Wednesday, December 29, 2010

Madras High Court- An employee acquiring a mental disability can not be terminated


In a groundbreaking judgment, the Madras High Court, presided over by Justice K. Chandru, has set a significant precedent by ruling in favor of an employee who was terminated due to mental illness. This case marks a first of its kind where the provisions of Section 47 of the Persons with Disabilities (Equal Opportunities, Protection of Rights and Full Participation) Act, 1995 (PWD Act), have been effectively utilized to protect an employee acquiring a mental illness while in service.

Case Overview

C. Narayanan, an office assistant at the Government Industrial Technical Institute, was terminated from his position in January 2001 on the grounds of "mental disability." The Director of Employment and Training, responsible for the termination, claimed that Narayanan was suffering from "dementia with mood disorder depression," as diagnosed by the Institute of Mental Health. Despite issuing a legal notice and later applying for pension and accepting terminal benefits, Narayanan contested the decision, leading to a legal battle that reached the Madras High Court.

The Court's Ruling

Justice K. Chandru, in his judgment, unequivocally stated that the termination of Narayanan's services was in direct contravention of Section 47 of the PWD Act. This section prohibits any establishment from dispensing with or reducing in rank an employee who acquires a disability during his service. The court highlighted the irony that the respondents, who belonged to the Department of Employment and Training, were expected to be knowledgeable about the rights of employees, yet failed to adhere to the provisions of the PWD Act.

Key Highlights of the Judgment

1. Reinstatement and Compensation: The court directed the State government department to pay Narayanan his full salary, including annual increments and other monetary and service benefits, from the date of his disability till the date of his retirement. This decision ensures that Narayanan receives fair compensation for the period he was unjustly deprived of his employment.

2. Legal Costs: The Director of Employment and Training was ordered to pay Rs. 5,000 as legal costs to Narayanan for the hardship caused by the dismissal and subsequent legal proceedings.

3. Recognition of Mental Illness as Disability: The judgment explicitly recognized mental illness as a form of disability under the PWD Act. This is a progressive step in ensuring that mental health conditions are given due consideration in employment and disability rights.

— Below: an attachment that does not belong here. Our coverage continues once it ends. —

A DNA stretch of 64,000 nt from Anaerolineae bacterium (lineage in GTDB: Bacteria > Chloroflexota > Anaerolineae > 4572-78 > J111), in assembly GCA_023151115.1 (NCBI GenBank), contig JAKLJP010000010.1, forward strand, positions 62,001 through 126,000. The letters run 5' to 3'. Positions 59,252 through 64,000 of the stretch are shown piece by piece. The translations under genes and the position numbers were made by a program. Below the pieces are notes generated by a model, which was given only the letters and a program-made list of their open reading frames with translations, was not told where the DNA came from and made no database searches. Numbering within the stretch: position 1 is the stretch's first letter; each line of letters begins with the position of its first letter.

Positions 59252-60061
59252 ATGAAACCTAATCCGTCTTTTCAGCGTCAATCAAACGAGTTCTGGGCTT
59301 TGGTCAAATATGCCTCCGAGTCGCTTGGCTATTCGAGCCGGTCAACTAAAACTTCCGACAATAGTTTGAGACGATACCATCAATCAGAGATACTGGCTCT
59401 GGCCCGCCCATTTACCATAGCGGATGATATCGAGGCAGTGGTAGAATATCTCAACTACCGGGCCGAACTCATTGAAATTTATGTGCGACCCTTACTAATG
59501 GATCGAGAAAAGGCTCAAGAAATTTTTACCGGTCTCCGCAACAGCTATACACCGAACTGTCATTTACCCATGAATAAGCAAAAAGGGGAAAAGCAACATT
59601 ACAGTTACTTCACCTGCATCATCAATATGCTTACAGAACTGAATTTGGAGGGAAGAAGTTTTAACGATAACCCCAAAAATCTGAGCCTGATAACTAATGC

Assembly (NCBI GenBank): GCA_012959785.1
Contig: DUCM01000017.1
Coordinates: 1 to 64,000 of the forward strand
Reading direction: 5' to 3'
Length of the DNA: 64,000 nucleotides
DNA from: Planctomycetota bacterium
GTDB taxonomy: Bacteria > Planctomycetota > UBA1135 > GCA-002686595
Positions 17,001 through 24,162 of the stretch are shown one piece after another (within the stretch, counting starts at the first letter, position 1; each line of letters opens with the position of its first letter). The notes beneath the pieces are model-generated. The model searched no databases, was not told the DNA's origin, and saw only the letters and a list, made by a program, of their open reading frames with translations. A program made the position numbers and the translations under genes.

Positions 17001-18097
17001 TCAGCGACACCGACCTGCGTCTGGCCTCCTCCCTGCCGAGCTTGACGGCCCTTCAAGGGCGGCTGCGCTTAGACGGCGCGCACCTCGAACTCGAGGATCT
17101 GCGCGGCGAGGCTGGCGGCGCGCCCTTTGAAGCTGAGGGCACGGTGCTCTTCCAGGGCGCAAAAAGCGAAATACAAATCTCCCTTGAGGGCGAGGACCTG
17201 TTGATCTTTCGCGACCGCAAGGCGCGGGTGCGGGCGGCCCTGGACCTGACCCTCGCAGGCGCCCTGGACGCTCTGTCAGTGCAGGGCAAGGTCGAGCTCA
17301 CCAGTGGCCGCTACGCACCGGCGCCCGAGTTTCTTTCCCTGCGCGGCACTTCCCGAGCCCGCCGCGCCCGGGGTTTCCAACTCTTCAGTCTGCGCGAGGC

Implications of the Judgment

This judgment is a significant victory for the disability sector, as it reinforces the rights of employees with disabilities and sets a strong precedent for future cases. It sends a clear message to all employers, particularly government departments, about the importance of adhering to the provisions of the PWD Act. The case also underscores the necessity for greater awareness and understanding of disability rights among employers and government officials.


The Madras High Court's decision in favor of C. Narayanan is a landmark judgment that will have far-reaching implications for disability rights in India. It highlights the importance of protecting the rights of employees with disabilities and ensuring that they are not unfairly discriminated against due to their condition. Congratulations are in order for Justice K. Chandru, Narayanan, the disability sector, and the advocates who fought for this progressive and just outcome.

Monday, December 27, 2010

Disabled employees suffering as employers not aware of disability provisions

"Visually impaired and disabled persons don't require your sympathy, they need a little support," observed the Bombay High Court on Thursday.

While hearing a plea filed by Nilima Surve, who is visually impaired, the high court was surprised that the commissioner of disability had upheld her termination, instead of supporting her.

In November 2006, Chetna College at Bandra had appointed Surve as a junior clerk. But she was dismissed from service four months later. The college had cited "mistakes in her typing" as the reason behind the termination.

The division bench, comprising chief justice Mohit Shah and justice SJ Kathawala, was irked to find that Surve wanted a particular software to be installed to improve her work, instead she was sacked citing "unsatisfactory work".

Surve had approached the commissioner for disability challenging her dismissal stating she had merely sought installation of the software, Jaws, but the college chose to dismiss her in March 2007.

The judges got further annoyed when Surve's counsel Chetan Agrawal pointed out that the commissioner had passed some critical remarks in the order upholding her termination.

One such remark read: "The woman should have acquired the knowledge of technology available and used in the market instead of asking for a specific software."

Additional government pleader agreed that the order was contrary to the legislative intent, after the judges expressed anguish about the observations.

"The order is clearly arbitrary and contrary to the provisions of the [Persons with Disability] Act," Nitin Deshpande said. The high court also called for a meeting of all stakeholders — government officers, NGOs, representatives of visually impaired and handicapped persons — on January 15.

Measures to resolve the problems faced by the disabled will be discussed at the meeting to be held in the conference hall of the high court building in presence of the judges.